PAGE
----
rat
Beth Jusino

Here’s the thing about human-induced climate change and other earth-altering activities: They’re not going to make the planet uninhabitable. They’re just going to make it uninhabitable for us and a large number of the creatures who currently live here. But some will survive us and our mess. The question is: which ones?

One group of scientists has a guess, LiveScience reports, but you aren’t going to like it:

[University of Leicester geologist Jan] Zalasiewicz and colleagues have developed a thought experiment in which they consider which animal might be the most likely to survive and repopulate the world if this purported mass extinction were to take place — and they concluded that rats may be the best candidates.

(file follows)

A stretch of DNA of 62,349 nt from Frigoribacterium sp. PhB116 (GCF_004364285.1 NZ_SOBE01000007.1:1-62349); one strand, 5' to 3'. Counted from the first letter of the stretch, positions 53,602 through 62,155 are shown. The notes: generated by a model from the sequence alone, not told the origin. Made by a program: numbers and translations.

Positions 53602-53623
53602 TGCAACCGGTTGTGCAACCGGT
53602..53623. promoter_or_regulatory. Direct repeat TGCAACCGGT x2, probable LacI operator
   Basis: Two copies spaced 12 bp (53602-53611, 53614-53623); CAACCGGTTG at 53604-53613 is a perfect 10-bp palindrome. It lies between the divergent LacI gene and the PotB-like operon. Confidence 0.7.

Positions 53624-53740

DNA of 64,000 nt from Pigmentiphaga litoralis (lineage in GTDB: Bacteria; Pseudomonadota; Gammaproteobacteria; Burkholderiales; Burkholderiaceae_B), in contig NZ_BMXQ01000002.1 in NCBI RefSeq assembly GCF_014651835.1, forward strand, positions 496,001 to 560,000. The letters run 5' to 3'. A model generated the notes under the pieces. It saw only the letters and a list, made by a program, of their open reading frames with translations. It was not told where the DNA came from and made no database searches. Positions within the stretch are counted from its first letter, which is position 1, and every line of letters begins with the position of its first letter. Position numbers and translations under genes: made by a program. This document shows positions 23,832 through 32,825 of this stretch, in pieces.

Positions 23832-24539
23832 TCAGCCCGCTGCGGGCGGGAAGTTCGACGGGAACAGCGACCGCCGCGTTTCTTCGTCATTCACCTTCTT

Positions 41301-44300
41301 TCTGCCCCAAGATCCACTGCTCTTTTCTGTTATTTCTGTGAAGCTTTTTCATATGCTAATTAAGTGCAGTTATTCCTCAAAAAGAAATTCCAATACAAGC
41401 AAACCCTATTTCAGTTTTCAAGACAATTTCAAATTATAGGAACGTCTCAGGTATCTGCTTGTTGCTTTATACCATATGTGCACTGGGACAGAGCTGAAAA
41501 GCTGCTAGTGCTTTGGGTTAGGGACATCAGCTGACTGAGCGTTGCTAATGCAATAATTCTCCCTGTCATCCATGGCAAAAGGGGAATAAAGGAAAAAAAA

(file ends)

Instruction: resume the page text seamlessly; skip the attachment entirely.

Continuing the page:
The researchers based their hypothesis on rats’ proven ability to infiltrate most major landmasses and islands on the planet, as well as their persistence throughout the world despite widespread attempts to control their populations. Other animals, such as cats and feral pigs, also do well in diverse ecosystems around the world, but they are not as widespread as rats. In the event of a mass extinction caused either by human activity or a catastrophic event, rats are theoretically the most likely mammals to be spared, given their wide extent and ability to cope in varied conditions, Zalasiewicz said.

Don’t worry: It’s not like we’ll be around for this. The rats won’t take over until at least 3 million years in the future. And they will be ROUS-sized rats, so for the first time, we’re kind of glad our species is going to die out. Though we’d kind of like to be around to see giant, hyper-intelligent rats discover the ruins of Disney World and deduce that ancient monkeys worshipped rodents as gods.